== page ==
The Touchscreen’s Reflection

In an interview with the Los Angeles Review of Books, the writer George Saunders describes the refreshingly non-Luddite approach to technology he takes in his fiction:

I like technology. I just think it’s complicated and funny, I guess — the way our basic neuroses are always seeking a home, and whenever we invent something new, our neuroses rush over there and get writ large. Before there were cellphones and Twitter and Facebook were people narcissistic? Ha. But those are beautiful ways of heightening our narcissism and putting a big old spotlight on it.

He goes on:

Or to put it another way: if the writer comes up with some strange device, and then lets people play with it, we are going to find out about people.

If we have a device that lets us look into other people’s thoughts, we are going to find out about, say, humans’ need for attention and their pride and so on. “What does she think when she first catches sight of me?What? A big nose? I do not have a big nose!” So that story isn’t really about that device, or about technology — but about, say, pride, or self-regard. So the technology or sci-fi aspects are, I guess, means to an (old, classic, traditional) end: hold a mirror up to human foibles and tendencies.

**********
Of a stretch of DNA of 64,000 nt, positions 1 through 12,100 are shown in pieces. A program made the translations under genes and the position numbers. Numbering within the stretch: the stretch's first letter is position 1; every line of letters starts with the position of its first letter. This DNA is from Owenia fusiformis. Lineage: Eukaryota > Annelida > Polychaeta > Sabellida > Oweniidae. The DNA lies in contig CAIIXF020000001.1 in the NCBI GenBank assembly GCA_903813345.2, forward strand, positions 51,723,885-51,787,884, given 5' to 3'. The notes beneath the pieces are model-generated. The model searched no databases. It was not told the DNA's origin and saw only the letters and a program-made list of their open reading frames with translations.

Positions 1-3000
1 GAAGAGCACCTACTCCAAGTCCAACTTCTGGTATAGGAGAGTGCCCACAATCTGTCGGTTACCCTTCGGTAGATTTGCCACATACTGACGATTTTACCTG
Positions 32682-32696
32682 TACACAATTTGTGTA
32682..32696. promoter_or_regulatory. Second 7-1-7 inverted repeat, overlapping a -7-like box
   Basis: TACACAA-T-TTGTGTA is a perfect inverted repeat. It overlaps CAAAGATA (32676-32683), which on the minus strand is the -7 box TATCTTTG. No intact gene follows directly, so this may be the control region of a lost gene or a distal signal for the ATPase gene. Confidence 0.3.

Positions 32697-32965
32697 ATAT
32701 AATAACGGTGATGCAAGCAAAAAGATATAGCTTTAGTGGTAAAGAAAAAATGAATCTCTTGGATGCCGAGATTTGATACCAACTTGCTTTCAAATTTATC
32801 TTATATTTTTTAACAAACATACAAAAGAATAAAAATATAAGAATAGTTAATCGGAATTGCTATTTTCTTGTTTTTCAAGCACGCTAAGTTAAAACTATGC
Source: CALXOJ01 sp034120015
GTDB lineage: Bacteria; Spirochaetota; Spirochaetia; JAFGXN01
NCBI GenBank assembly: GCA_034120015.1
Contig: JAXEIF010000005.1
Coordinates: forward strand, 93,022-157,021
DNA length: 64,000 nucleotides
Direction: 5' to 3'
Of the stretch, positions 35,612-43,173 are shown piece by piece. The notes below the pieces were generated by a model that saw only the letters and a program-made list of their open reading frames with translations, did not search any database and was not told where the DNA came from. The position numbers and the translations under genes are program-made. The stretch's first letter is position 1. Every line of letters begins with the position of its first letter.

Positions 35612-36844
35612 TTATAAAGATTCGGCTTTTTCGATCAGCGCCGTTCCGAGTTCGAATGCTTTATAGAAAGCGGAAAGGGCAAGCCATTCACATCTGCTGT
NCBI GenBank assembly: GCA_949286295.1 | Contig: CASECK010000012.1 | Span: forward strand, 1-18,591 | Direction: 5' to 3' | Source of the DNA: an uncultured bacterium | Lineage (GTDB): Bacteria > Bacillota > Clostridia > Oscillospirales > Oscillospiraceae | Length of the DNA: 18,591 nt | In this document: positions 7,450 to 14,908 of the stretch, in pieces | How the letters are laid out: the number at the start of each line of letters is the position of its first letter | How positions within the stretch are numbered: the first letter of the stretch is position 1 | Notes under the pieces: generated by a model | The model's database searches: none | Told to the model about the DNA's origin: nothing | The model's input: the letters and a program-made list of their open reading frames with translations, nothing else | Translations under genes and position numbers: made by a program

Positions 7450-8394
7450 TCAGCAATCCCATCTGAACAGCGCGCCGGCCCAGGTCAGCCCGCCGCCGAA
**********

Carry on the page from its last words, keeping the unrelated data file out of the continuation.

In a separate interview with the New Statesman, Saunders explains his understanding of literary beauty:

I’m not giving up on beauty, I’m just going to redefine it a little bit. I remember hearing something that the writer Robert Stone said. He was on a navy ship off the coast of Vietnam and they were doing a bombardment and he said it would be wrong to call it beautiful but it was sublime. If something is intense enough, or refined enough, or exaggerated enough – maybe our previous definition of beauty was a little bit dusty.